Similar leaks have been appearing since that time. I confess to finding Monday’s detailed account of what President Trump discussed with Russian Ambassador Sergey Lavrov, which included corroborating material that likely did more damage than the information that was actually shared, highly suggestive of the possibility that something like a conspiracy is, in fact, functioning. Given the really tight-security control of that transcript after it was determined that it contained sensitive information, one might reasonably assume that the leaks to the media came directly out of Donald Trump’s own National Security Council or from the highest levels of the office of the DNI, CIA, or FBI.

Yesterday, the anonymous sources struck again, revealing that “Michael Flynn and other advisers to Donald Trump’s campaign were in contact with Russian officials and others with Kremlin ties in at least 18 calls and emails during the last seven months of the 2016 presidential race.” That sort of information had to come from the top level of the FBI and would have been accessible to only a few, but even though the leaks of what constitutes highly-classified information have been recurring for many months, no one has been fired or arrested.

The emphasis on Russia derives from the government and media consensus that Moscow was behind the hacking of Democratic National Committee (DNC) computers that led to the exposure of what the DNC was doing to destroy the candidacy of Bernie Sanders. There is also a related consensus that the Russian hacking was intended to damage American democracy and also to help the Trump campaign, a narrative that the president has described as a “made-up thing,” a view that I share. All of these assertions are regarded as unquestionably true as measured by inside-the-beltway groupthink, with even the White House now conceding that there was Russian interference in the election.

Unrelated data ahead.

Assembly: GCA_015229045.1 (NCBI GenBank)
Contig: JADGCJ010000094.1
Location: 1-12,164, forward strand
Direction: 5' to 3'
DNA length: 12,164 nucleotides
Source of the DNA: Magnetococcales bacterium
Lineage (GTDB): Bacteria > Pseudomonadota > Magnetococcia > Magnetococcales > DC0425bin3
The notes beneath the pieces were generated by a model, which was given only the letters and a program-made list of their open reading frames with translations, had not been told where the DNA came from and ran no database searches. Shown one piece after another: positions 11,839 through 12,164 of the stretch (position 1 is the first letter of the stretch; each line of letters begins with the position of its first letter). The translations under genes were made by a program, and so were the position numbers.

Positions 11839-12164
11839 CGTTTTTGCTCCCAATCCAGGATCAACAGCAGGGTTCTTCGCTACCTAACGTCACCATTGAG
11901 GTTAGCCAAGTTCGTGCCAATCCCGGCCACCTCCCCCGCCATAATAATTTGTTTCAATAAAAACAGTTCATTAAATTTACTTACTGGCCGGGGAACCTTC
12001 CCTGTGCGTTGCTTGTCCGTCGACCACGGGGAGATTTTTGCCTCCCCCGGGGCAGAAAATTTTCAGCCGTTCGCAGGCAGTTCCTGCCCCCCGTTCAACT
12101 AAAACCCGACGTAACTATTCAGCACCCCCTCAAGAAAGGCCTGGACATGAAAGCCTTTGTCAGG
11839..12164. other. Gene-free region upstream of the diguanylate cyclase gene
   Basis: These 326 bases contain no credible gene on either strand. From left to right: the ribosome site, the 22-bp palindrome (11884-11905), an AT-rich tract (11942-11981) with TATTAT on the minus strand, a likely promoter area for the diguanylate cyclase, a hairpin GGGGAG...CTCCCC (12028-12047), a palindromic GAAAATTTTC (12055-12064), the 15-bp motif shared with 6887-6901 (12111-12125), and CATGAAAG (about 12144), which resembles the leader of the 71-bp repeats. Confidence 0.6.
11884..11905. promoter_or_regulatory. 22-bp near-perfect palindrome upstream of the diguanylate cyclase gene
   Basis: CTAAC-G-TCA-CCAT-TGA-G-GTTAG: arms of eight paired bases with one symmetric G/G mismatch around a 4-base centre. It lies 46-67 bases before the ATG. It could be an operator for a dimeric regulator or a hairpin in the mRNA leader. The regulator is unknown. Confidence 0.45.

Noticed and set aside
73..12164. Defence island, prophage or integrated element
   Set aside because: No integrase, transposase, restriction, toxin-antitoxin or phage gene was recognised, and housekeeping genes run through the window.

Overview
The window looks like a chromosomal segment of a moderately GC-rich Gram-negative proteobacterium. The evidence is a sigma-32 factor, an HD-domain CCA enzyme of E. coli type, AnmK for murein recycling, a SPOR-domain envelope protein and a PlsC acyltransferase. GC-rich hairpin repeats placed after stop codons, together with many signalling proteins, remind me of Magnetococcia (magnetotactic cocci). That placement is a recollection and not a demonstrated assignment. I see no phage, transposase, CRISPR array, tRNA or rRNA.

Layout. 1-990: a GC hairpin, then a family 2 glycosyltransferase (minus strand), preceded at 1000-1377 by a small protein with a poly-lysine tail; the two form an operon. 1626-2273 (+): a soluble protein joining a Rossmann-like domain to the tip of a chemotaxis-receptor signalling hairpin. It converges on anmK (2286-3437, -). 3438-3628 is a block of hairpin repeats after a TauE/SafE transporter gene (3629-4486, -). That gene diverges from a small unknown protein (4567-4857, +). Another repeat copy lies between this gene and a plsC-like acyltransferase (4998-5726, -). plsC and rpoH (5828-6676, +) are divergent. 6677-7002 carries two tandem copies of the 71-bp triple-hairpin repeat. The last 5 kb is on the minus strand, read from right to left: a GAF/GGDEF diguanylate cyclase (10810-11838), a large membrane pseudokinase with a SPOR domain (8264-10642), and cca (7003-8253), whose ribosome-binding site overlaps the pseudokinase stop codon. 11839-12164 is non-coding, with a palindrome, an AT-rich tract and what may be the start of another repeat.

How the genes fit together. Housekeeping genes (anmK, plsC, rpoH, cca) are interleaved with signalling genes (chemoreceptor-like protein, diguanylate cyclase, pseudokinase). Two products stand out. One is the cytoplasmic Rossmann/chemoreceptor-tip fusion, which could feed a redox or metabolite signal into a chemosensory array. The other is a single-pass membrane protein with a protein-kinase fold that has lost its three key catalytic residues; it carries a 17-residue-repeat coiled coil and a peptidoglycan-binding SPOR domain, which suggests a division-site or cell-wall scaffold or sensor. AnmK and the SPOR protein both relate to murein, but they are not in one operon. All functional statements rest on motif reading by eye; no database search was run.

Sometimes the hysteria over Russia produces over-the-top stories in the mainstream media, including last week’s completely speculative piece wondering whether the entourage of Foreign Minister Sergey Lavrov had sought to sneak a recording device into the White House during his White House visit. It was the type of tale that might have been inspired by a leak from someone in the National Security Council who personally observed the context of the meeting and was able to provide corroborating details.

Nevertheless, in spite of the overwhelming groupthink, it has been repeated ad nauseam by people like myself that no actual evidence has been produced to support any of the claims being made about Russia and Trump. There is more evidence that the White House was penetrated by Ankara—through the good services of Michael Flynn—than by Moscow, but Congress has not called for an investigation into Turkey’s lobbying. Ray McGovern, a former senior CIA analyst, is even speculating that the Agency might have been the actual hacker into the DNC, leaving a trail behind that would have suggested that it was done by the Russians. His concern arises from the recent WikiLeaks revelation that the CIA had developed cyberwarfare capabilities to do just that.